Part 4: Reopening CFAP 2 Sign-Up to Improve Access & Outreach to Underserved Producers
As noted above, USDA will re-open sign-up for of CFAP 2 for at least 60 days beginning on April 5, 2021.
- FSA has committed at least $2.5 million to establish partnerships and direct outreach efforts intended to improve outreach for CFAP 2 and will cooperate with grassroots organizations with strong connections to socially disadvantaged communities to ensure they are informed and aware of the application process.
Please stay tuned for additional information and announcements under the USDA Pandemic Assistance to Producers initiative, which will help to expand and more equitably distribute financial assistance to producers and farming operations during the COVID-19 national emergency. Please visit www.farmers.gov for more information on the details of the announcement.
Pennsylvania Governor Tom Wolf today encouraged residents to help reduce litter by joining the statewide “Pick Up Pennsylvania” campaign of community cleanups running through May 31. The governor also invites everyone to learn about litter’s negative impacts and state efforts to reduce this scourge in a free online discussion, “Don’t Trash Pennsylvania,” hosted by the Wolf Administration this Friday.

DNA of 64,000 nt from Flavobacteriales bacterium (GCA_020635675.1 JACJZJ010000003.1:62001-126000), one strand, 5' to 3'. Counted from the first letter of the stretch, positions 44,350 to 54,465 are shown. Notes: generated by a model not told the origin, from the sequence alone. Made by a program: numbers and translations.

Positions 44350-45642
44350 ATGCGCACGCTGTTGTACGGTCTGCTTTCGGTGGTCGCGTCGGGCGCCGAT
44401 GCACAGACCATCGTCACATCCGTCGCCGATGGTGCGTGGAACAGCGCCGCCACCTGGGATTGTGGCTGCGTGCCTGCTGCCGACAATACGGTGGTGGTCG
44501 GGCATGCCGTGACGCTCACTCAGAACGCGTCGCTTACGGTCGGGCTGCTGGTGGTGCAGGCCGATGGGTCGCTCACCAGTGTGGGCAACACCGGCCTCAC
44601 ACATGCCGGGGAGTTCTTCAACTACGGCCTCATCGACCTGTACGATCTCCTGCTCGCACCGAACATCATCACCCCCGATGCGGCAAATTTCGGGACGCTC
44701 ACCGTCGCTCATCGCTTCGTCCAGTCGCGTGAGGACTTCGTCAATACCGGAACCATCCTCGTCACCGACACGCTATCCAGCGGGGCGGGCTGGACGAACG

“The past year has shown beyond a doubt what we’ve known all along: the outdoors is essential to quality of life for Pennsylvanians,” Gov. Wolf said. “Clean green spaces and waters support physical and mental health in addition to enabling the function of the ecosystem we depend on, fostering thriving communities, and supporting our recreation, tourism, and shopping economies. It is our collective responsibility to eliminate litter and I urge everyone to take steps to help keep Pennsylvania clean and green.”